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Copyright 1999 Federal Document Clearing House, Inc.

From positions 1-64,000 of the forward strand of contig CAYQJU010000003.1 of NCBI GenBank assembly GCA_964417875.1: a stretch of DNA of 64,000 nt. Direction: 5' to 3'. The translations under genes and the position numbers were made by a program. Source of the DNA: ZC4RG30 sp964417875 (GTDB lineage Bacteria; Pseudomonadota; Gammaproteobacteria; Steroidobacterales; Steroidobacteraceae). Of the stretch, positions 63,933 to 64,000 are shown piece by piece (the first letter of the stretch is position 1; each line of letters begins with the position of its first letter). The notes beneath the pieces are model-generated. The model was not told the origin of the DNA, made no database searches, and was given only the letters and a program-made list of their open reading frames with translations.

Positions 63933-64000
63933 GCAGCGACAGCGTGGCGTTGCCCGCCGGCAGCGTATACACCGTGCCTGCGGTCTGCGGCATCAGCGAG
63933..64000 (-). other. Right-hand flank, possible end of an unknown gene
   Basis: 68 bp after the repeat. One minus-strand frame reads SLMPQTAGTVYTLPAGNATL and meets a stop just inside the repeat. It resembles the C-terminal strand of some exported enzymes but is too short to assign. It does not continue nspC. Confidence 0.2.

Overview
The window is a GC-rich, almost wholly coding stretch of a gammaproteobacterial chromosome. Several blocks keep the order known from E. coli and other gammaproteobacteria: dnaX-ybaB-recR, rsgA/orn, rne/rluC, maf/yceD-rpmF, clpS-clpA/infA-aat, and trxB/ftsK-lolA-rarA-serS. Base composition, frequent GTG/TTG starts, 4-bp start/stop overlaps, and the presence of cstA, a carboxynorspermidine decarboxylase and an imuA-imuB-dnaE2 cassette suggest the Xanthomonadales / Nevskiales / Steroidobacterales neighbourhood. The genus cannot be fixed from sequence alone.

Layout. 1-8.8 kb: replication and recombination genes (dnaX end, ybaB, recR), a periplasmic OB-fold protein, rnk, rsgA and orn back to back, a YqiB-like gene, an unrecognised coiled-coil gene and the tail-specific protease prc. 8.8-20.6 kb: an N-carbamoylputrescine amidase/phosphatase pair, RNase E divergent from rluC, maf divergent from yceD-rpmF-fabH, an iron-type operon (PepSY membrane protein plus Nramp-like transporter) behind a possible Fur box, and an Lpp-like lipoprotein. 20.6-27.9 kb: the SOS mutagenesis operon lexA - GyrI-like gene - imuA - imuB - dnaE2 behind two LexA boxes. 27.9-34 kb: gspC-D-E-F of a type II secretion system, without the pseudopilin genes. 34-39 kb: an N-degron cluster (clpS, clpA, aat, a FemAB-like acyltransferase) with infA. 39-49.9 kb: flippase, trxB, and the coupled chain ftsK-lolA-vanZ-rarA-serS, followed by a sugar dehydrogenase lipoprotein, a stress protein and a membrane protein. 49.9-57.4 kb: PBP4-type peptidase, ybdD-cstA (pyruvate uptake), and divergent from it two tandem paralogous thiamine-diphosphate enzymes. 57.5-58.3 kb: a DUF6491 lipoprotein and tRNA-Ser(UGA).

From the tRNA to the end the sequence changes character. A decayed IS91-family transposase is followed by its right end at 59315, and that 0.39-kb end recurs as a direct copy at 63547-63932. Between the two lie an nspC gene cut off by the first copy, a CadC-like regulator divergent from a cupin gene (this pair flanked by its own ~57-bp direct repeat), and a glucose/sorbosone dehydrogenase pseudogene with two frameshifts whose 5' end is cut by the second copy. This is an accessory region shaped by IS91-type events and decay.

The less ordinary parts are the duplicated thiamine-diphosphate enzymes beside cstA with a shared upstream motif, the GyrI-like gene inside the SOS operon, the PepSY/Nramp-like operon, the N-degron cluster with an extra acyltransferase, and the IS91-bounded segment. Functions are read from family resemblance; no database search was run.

Federal Document Clearing House Congressional Testimony

May 03, 1999


LENGTH: 2451 words